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[BKARTS] A Rejoinder to Mr. Morehouse



Oh how dangerous is a little knowledge...  As a "Big Corporate Lawyer" (I am actually a litigator in a "Big White Shoe Law Firm"--is that "better" or "worse"?), and as such am fairly well acquainted with the law.  

Firstly, as to Mr. Morehouse's ridiculous comment that protecting copyright beyond the life of the author is not warranted; I could do no better than Mr Siegel did in his recent post: 

>>At 67, I don't have anything but my copyrights to leave my wife and
children. That's partially the result of the decision to live and work in
remote tropical beach areas that were being developed into resorts such as
Cancun. But mainly it's because I only write what I want to write and I only
publish what I want to publish. I avoid the timely and prefer the enduring.

I'm confident that these works will not only endure but prosper long after
I'm gone. I'd be happy to think that perhaps my grandchildren might benefit
from them, too. I want to see the actual effects of the new law before
deciding that it's wrong to feel that way.<<

If Mr Morehouse does not wish his copyrights to continue after his death, he may disclaim them now or even in his will. 

As for Mr Morehouse's comment concerning my suggestion that those who do not wish to protect their work can simply not copyright it:  Perhaps I oversimplified.  It is indeed true that copyright attaches without the requirement of notice or publication (at least since the 1976 Act--and you still need notice to recover money damages for infringement) when a work is first "fixed in a tangible medium of expression."  However, that does NOT magically protect the work; a copyright holder must prosecute violators--there are no Copyright Police roaming the countryside whacking artists who copy about the head and shoulders.  Anyone who wishes to have their work freely copied can simply NOT PROSECUTE anyone who copies.  Or even easier, they may disclaim any copyright in the work.  My point should not have been that hard to figure out if one had the most basic understanding of the law.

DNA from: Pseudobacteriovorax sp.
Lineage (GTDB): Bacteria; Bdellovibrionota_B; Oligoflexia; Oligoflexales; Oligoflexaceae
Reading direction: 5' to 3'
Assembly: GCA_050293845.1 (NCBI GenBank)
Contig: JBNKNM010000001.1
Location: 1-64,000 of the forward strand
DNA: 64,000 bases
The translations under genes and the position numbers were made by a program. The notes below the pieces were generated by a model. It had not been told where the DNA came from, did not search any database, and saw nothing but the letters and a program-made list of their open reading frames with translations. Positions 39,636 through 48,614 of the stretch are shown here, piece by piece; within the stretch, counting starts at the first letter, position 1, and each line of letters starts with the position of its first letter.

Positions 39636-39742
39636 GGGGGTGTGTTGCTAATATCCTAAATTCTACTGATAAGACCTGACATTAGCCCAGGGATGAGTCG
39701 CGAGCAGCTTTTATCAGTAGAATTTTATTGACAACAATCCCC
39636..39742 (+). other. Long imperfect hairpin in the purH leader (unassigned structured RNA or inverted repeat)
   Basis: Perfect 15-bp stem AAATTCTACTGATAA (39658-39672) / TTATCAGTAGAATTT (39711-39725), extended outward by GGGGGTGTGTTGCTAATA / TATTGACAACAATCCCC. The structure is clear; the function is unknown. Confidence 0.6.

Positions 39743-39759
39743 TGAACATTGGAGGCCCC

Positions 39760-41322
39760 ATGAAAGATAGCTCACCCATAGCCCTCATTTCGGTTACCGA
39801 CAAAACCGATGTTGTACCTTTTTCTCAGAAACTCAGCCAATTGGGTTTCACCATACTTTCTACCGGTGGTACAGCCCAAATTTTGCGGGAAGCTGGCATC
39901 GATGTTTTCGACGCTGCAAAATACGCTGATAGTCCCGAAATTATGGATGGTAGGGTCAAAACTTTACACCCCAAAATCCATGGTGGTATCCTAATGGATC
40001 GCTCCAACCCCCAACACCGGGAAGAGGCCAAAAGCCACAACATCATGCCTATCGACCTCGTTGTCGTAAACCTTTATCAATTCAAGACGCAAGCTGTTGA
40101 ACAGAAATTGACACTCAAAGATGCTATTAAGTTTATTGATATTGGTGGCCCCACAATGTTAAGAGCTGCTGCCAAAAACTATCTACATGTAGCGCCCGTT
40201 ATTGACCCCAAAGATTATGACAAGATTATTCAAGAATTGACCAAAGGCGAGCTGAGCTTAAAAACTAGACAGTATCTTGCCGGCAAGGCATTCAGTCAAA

As for the assertion that the copyright extensions upheld in Eldridge are more problematic than the expansion of the patent laws: perhaps you should read some patent law cases before you make such bland statements as "I wish you were correct about this..." Try starting with State Street Bank for one, or perhaps Diamond v. Chakrabarty, 447 U.S. 303 (1980) (holding that life forms are patentable). 

As for Mr. Morehouse's complete and utter misunderstanding of Mazer v Stein.  Yes, it was about lamps (actually about statuettes that were part of the lamps).  However, anyone familiar with our common law system and the way our courts write opinions  (or indeed anyone who actually bothered to read the case rather than the head notes) would realize that the Court was expounding on the nature of copyright--not the nature of copyright as applied to lamps. As such it has direct relevance to books, as well as to paintings, photos or any other copyrightable work.  Really, I feel silly having to explain that point as it is so completely obvious.